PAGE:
Please tell me this has happened to someone else too . . .
Picture me, a typical frazzled mom at Walmart. I'm with all my kids. It's the peak hours on a Saturday. I'm trying to get a loaded list done in time to get us all to an appointment. I've already told my kids ten times already, "No we are not buying the puffed cheese balls," and "Please stay by Mommy!" and "Take the Pillow Pet out of the cart and back on the shelf".
It is at that moment, with me in the "why me?" state, that my 5 year old says to me from her front seat in the cart, "I wish I could live at Carrie's house. Her mom is so nice." (Names have been changed to protect the lucky child that actually has a nice mom). I stop dead in my tracks. I don't know if I am surprised, hurt, or just plain annoyed. Now remember, it is my youngest child that said this. She's 5 years old. It is not my tween, who is at the likely stage of life for this sort of comment. It is not my son, who would say almost anything to get out of ever having to go shopping again. Nope, it is my baby girl. The child I still put to bed with a story and a song every night. The child I still cut sandwiches into little triangles for.
What is the perfect mommy answer to this? Should I ignore it? Probably.
Do I? No.
I begin with a frustrated, angry-type response. "That's mean to say."
Then I move to manipulation. "That makes Mommy sad after all I've done for you and all the fun we've had."
Then I go to sarcasm. "Besides, NO mommy is nice all the time. Carrie's mommy is mean sometimes too. Geesh!"
It's hard to tell what my baby girl is thinking sometimes. So I don't know which of my responses, if any, really get through to her. I finish my nightmare of a Walmart trip, surviving the longest wait in the check-out line ever.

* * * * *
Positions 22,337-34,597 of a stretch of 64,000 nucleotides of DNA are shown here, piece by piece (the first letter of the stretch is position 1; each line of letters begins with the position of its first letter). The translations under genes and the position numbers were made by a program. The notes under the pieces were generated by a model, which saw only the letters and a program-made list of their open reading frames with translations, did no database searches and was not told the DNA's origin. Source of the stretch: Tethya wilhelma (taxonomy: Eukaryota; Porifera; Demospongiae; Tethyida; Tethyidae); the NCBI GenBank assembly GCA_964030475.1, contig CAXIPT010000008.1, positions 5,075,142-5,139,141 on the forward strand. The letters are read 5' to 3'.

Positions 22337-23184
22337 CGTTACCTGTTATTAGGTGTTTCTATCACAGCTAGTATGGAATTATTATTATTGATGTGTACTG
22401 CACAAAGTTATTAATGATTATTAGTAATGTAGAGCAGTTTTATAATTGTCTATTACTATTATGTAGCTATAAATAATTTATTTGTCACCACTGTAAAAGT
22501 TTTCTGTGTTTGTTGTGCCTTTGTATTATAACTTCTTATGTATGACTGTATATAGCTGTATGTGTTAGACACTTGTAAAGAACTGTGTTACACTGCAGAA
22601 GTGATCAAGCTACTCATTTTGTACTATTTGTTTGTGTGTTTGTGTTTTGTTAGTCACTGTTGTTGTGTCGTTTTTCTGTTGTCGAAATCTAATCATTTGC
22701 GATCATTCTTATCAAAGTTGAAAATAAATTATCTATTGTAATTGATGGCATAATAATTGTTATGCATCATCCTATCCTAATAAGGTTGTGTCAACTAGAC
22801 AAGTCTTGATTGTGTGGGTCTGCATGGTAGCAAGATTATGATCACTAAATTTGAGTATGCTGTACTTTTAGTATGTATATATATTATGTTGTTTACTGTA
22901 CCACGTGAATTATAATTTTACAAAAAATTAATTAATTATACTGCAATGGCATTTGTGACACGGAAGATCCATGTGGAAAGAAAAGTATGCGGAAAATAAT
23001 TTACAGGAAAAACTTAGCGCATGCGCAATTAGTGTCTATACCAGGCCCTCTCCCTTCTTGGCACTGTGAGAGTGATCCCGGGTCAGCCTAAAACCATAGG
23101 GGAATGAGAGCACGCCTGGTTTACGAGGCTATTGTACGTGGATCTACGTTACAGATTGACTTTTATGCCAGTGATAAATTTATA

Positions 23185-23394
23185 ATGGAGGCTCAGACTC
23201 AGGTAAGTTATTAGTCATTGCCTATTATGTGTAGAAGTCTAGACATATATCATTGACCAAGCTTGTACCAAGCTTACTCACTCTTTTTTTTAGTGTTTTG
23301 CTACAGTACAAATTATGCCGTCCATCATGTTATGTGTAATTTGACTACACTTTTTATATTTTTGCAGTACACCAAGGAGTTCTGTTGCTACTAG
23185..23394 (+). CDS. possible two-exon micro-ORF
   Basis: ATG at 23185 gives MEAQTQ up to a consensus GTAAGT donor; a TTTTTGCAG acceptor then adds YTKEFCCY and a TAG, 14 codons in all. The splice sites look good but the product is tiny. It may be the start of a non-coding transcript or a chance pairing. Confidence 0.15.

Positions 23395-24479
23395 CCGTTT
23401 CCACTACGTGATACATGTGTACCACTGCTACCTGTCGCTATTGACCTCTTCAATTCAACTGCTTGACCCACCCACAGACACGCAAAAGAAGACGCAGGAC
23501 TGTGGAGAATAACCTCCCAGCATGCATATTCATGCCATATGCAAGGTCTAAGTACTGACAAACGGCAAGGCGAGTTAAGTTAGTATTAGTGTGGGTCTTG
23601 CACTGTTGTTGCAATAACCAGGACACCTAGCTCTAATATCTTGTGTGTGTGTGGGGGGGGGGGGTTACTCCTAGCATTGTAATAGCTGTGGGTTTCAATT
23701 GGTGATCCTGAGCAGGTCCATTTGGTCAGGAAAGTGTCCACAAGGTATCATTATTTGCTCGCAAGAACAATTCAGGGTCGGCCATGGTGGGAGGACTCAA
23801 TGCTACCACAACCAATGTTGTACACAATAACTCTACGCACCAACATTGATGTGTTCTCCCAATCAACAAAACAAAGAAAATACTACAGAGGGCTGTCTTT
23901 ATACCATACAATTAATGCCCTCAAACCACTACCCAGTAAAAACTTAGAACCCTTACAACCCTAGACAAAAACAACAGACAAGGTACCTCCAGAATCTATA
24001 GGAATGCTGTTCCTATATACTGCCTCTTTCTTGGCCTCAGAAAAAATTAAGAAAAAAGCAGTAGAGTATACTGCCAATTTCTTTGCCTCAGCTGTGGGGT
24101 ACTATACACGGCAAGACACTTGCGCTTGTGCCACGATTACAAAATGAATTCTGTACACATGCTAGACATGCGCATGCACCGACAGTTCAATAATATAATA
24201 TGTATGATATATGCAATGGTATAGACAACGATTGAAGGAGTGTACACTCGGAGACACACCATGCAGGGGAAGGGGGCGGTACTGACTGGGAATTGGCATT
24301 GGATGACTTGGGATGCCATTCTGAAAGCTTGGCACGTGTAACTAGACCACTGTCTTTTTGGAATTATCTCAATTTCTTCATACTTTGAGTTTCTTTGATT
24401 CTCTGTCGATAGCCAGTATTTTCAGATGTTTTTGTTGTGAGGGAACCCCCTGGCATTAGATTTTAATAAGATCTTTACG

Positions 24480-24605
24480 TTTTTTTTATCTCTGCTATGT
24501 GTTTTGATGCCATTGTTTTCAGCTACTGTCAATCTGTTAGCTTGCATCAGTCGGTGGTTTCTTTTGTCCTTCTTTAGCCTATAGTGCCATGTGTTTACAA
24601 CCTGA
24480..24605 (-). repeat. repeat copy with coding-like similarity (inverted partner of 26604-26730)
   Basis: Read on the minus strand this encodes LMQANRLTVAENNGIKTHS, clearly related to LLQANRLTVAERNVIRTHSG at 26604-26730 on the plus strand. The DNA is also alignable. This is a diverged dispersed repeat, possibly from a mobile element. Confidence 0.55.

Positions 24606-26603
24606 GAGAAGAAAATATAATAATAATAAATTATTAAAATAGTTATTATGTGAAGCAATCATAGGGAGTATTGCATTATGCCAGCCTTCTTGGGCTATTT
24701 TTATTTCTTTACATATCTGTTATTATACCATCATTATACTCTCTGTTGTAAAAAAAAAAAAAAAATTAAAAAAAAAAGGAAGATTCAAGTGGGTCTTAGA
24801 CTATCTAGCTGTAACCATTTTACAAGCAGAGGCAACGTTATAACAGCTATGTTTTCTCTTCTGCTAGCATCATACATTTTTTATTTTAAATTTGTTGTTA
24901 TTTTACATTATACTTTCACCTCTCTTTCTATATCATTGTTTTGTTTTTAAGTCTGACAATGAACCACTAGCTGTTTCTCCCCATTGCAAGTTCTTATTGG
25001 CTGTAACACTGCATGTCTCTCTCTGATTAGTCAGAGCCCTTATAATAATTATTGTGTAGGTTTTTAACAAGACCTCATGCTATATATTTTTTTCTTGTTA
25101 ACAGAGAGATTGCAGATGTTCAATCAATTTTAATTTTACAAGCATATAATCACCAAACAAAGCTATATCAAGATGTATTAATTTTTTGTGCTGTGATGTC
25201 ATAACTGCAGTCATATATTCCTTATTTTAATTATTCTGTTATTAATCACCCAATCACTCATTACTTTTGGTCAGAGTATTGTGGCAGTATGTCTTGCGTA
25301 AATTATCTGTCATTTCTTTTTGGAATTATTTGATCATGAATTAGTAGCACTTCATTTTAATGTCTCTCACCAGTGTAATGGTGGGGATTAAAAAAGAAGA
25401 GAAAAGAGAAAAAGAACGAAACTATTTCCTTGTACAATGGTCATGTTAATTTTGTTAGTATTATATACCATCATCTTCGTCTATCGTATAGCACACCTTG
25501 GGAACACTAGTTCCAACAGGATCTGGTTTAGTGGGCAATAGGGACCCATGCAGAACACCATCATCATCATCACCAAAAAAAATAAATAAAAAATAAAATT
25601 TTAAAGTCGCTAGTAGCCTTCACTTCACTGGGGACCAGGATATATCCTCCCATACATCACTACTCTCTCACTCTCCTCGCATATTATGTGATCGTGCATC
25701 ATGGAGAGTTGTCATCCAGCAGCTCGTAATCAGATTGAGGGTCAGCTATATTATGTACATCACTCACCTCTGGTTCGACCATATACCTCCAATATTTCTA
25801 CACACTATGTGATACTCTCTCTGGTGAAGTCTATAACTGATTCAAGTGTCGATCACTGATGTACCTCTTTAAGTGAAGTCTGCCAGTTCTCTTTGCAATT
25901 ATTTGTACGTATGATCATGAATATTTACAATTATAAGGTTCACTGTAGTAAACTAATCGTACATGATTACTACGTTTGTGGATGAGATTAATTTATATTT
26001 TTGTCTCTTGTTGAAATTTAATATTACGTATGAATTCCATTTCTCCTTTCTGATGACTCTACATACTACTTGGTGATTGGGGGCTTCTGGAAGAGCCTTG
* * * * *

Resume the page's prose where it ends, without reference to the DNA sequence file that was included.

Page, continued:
That night, after all has calmed down and I've had time to think, I realize something. I forgot to respond to her with love. I should have hugged her and told her how much I'd miss her if she lived somewhere else.
I decide it's not too late for this.
As I put her to bed, I tell her how much she means to me and how sad I'd be without her. My baby girl gives me a gigantic hug and with tears in her eyes, she tells me, "Mommy, I don't want another mom. You are the best mom--even if you aren't always nice." I hug her back. No response but that this time.
Maybe she just needed to hear that she is loved. Maybe I just needed to hear that I'm the best, even if I'm not the nicest. Maybe we all just needed a good nap. But no matter what we always need love, and it’s okay to give a little extra of that everyday.
How to respond to your child with LOVE when your child annoys you
- Calm down. Count to 10 or even 100 if you need to. Remove yourself from the situation for a moment. Wait until you feel less angry. It was quite a few hours before I was ready.
- Don’t take it personally. Don't take all your child's words personally. They are still learning and they still love you. They need you to show them by example how to respond to mean words and turn the situation around. Sometimes there is another reason they are saying these things. It could be a signal that they need a little extra parenting and some positive attention.
- It’s never too late. It's never too late to respond with love. Even after the situation is over, you can always go back and give more love. Don't forget that children need extra love and affirmations from you after they've had a hard or negative experience.
Good luck! It's an on-going process and it’s okay if you have to just keep trying as you work at your relationship with your child.